Thursday, January 19, 2023

Dull. . .

There is a time when it was typical and ordinary to give your attention to something that today would be considered long, boring, dull.  Movies ran for three hours.  Operas took hours from beginning to end.  Oratorios had choir, soloists, and orchestra play for two to three hours.  Now we find ourselves struggling to get through an hour TV show.  The only thing that seems to have kept our attention are video games.  Other than the extended length video games, we prefer the brief YouTube or TikTok video, the snippet of information of Twitter to the novel, the soundbite to an in depth news broadcast, something visual to something you must read.  Even the songs on the radio or our playlists lack the extended RIFF of the 1970s.  Over all, our means of information and entertainment seem to be getting shorter -- which some say is the response of industry to our ever decreasing attention spans.

Surely the modern technology which has brought us into this so-called Information Age has borne more fruit than to decrease the amount of things we can or are able to comprehend or appreciate!  Imagine, that with an internet connection on our smartphone we have access to an almost limitless amount of information and what do we do with it?  We entertain ourselves with momentary illusions.  It is not that our attention spans are growing shorter and shorter as we are growing ever impatient with what we have.  It is the ultimate gift of sin that we not only ended up with shorter lives but with the an inability or unwillingness to pay attention to the short life we have.  With all the knowledge that we have at our fingertips, we have come to lack both wisdom and common sense.  We choose boredom over interest.

We think that the opposite of knowledge is stupidity but it is really ignorance or, rather, the choice to be ignorant.  The world says ignorance is bliss but that is not the message of Scripture.  Scripture offers no suggestion that ignorance imposed or chosen is a better state than knowledge.  Scripture goes so far as to name the Messiah as Holy Wisdom and to describe salvation as being made wise.  This is not the pleasant awakening to amusement or distraction but the painful awakening of truth -- the blunt and hard truth of sin and death.  This revelation is designed not to make us sorrowful but to drive us into the arms of His mercy where this wisdom finds its fulfillment.  Christ, the wisdom of God, is both the ground of our being and the Savior who delivers us from our pain.   He is also more than this.  He is our focus now and our future.  He is the wisdom who destroys the wisdom of the wise of this world and what we would deem foolish and an escape from reality, is the only reality that is and will ever be.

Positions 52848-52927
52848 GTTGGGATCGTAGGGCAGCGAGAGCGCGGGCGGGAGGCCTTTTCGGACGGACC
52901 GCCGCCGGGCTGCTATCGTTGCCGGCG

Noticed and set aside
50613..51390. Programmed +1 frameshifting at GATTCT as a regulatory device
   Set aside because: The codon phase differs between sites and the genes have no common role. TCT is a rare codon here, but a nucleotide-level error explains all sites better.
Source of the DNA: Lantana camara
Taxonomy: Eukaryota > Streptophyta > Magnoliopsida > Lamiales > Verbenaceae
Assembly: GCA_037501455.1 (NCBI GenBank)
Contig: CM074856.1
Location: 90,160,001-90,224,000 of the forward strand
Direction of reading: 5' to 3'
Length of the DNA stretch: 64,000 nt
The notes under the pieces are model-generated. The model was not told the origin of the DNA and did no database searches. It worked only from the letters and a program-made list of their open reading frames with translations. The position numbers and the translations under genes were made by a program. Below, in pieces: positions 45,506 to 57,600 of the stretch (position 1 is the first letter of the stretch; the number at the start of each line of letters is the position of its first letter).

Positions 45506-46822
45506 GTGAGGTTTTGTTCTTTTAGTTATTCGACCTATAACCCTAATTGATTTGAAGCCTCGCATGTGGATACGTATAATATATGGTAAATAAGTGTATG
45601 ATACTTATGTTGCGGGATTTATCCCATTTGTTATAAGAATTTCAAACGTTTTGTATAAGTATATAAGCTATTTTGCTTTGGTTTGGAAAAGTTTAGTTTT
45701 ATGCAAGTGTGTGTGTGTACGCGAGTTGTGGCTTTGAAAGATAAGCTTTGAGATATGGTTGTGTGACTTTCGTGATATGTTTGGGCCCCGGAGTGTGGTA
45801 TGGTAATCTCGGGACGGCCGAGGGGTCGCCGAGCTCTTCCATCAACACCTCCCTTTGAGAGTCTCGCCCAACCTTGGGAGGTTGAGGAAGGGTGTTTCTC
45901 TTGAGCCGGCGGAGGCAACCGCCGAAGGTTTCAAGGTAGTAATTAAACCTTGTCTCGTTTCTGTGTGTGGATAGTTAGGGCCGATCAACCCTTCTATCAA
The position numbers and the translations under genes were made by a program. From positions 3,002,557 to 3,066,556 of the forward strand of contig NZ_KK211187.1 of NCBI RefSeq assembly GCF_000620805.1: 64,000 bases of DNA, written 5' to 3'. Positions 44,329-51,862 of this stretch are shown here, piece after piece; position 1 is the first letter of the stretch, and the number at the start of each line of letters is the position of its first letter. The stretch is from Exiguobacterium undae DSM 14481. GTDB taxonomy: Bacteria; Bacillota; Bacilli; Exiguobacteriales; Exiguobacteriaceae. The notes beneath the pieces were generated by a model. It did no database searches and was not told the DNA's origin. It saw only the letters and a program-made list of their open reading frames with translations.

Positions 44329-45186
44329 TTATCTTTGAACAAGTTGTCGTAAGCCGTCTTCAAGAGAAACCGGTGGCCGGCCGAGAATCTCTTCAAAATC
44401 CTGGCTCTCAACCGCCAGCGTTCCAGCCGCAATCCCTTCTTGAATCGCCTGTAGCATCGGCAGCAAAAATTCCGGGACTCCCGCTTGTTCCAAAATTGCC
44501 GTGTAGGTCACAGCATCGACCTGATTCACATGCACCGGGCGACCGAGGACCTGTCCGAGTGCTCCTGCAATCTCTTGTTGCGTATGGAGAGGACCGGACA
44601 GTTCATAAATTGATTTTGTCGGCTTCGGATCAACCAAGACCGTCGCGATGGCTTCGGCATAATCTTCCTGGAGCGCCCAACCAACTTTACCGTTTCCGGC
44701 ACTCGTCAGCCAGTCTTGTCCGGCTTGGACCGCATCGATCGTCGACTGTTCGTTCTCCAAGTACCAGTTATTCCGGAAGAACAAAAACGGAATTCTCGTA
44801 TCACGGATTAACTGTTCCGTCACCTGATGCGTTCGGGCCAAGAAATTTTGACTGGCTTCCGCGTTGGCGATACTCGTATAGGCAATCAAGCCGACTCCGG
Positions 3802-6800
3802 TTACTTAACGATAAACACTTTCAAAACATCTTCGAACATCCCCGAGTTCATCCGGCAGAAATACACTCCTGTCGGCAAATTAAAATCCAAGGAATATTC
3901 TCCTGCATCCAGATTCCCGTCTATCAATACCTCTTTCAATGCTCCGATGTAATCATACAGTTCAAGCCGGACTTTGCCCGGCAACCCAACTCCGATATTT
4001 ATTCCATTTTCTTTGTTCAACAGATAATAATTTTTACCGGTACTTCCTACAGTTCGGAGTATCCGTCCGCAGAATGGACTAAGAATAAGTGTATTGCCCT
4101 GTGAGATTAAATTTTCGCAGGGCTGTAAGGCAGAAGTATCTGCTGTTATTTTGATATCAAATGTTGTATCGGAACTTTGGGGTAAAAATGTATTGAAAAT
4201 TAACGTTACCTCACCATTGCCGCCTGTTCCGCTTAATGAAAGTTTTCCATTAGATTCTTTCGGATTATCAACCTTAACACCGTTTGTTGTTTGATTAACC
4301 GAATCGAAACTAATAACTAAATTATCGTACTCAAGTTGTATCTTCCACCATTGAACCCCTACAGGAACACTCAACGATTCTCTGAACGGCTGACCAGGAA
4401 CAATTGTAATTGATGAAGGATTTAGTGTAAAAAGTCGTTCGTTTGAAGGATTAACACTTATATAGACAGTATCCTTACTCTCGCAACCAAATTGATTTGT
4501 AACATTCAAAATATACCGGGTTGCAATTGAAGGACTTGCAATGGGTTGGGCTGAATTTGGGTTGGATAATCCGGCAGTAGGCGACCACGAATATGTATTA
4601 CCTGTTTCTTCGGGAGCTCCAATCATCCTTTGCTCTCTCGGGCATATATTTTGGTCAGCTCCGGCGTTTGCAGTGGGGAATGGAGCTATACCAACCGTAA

Worship is ever the victim of our quest for amusement, entertainment, and escape.  It has become a mere tool in our hands to reflect both our interests and the things in which we have no interest.  It took a good long time but we have managed well to take the wisdom of Christ and make it into a tool for our purpose.  Our foolishness has taught us to begrudge the time spent in God's House, decrying what takes place there as boring, and longing to return our imagined wisdom of diversion.  We say that this is our best life and we truly have come to believe it.  Death is no longer the worst that could befall us but a life without amusement or one that includes any amount of pain and suffering.  With all the knowledge at our fingertips, we remain foolish.  Wisdom is off putting to us and learning wisdom is hard. The beauty of worship fails before our dull eyes and the eloquence of music sings in a language that is alien to us. 


Carl Vehse said...

"Movies ran for three hours. Operas took hours from beginning to end."

Long movies and operas did have intermissions (and opera latecomers would not be seated until those intermissions). Also, baseball games do have a seventh inning stretch. Of course, those example are in the entertainment category.

And in the 1970s, extended popular songs on AM radios were often cut short to allow for profit-generating commercials.

Janis Williams said...

I would say that Neil Postman’s book Amusing Ourselves to Death has come to fruition. Why else would we say, “I’m bored to death?” This coincides with living in a comfort crisis. We learn nothing wh\en we are comfortable.